Dementia & Physical Therapy

RehabVisions and our therapists are no strangers to the topic of dementia. Cognitive testing is a great way for disciplines to work together using their expertise in order to provide the highest level of quality care. We asked Regional Clinical Manager Jolene Denn, SLP to share how her team approaches dementia and her PT’s role. Jolene is an expert on dementia and has presented a CEU course on the subject to RehabVisions therapists.

Know the Stage

Using the Global Deterioration Scale (GDS), developed by Dr. Barry Reisberg, there are seven different stages of dementia. Stages 1-3 are the pre-dementia stages. Stages 4-7 are the dementia stages. At stage 5, individuals can no longer survive without assistance. It’s critical to know the stage of dementia in order to effectively create and execute a treatment plan.

Balance Assessments

In the early stages of dementia, individuals are able to focus on specific tasks better and often display higher-level functioning than is typical for them in their functional environment. Try balance assessments that are dynamic and functional. For example, have your patient complete a paper confetti broom task. Take paper confetti and throw it on the floor. Give the patient a broom and ask them to sweep up the floor. Their attention will be focused on sweeping, and the balance deficit will be evident.


I often see physical therapists post signs in a resident’s room to help assist with decreasing falls. For instance, “Falling hurts–use your call light.” Signage can be powerful and a great tool when working with dementia. However, keep in mind the location of your sign. Patients in the mid-stages of dementia have a visual gaze of only about 32-33” from floor. Place a sign any higher and it is not functional. Additionally, patients generally are able to retain reading skills until the end of stage six. After that, a sign will be ineffective.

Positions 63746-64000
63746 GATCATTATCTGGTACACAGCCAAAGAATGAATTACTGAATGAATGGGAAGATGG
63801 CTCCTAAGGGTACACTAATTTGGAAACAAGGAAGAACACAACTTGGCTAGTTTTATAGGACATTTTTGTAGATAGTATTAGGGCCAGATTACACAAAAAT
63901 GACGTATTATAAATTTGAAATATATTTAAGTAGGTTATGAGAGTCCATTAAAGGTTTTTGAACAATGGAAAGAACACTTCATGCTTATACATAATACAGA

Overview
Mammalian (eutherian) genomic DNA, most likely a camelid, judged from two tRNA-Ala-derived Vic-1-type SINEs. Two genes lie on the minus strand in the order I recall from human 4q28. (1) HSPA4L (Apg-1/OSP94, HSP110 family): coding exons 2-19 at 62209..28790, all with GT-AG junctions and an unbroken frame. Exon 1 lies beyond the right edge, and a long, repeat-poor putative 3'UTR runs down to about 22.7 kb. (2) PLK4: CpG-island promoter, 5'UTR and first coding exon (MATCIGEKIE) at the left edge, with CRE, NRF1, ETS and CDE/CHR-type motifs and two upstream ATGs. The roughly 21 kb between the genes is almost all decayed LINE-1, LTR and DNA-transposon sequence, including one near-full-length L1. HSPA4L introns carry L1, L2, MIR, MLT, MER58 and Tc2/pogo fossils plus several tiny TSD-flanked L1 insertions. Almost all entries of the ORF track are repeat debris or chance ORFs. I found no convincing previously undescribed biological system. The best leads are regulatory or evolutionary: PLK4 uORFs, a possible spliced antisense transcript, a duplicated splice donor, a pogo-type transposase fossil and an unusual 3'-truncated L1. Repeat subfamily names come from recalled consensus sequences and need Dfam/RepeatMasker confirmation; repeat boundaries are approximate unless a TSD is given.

As an individual progresses through the stages of dementia, their vision will change, and a loss of peripheral vision is common. Often times when we are assisting a resident with standing or non-weight bearing, where do we stand? Usually, off to the side…thus, we are invisible! So remember to always approach your dementia patients from the front. Then verbally communicate your actions so the resident is able to track you and your movements at all times, even if they aren’t able to fully see you.


Working with individuals with dementia can be one of the most challenging but rewarding experiences you’ll ever has as a therapist. The best piece of advice I can give is simply to TRY. There is no cookie cutter approach that works with all individuals with dementia. Additionally, often times proven methods of rehabilitation will not be effective with this population. As a therapist, it is our duty to get creative with treatment planning. Don’t be afraid to TRY new things. If your trial doesn’t work, be sure to document your skill required to complete the intervention as well as the patient’s response to treatment. Then, try something new next time.

For common caregiver questions and answers relating to dementia and the role of physical therapy, visit the APTA Move Forward website.



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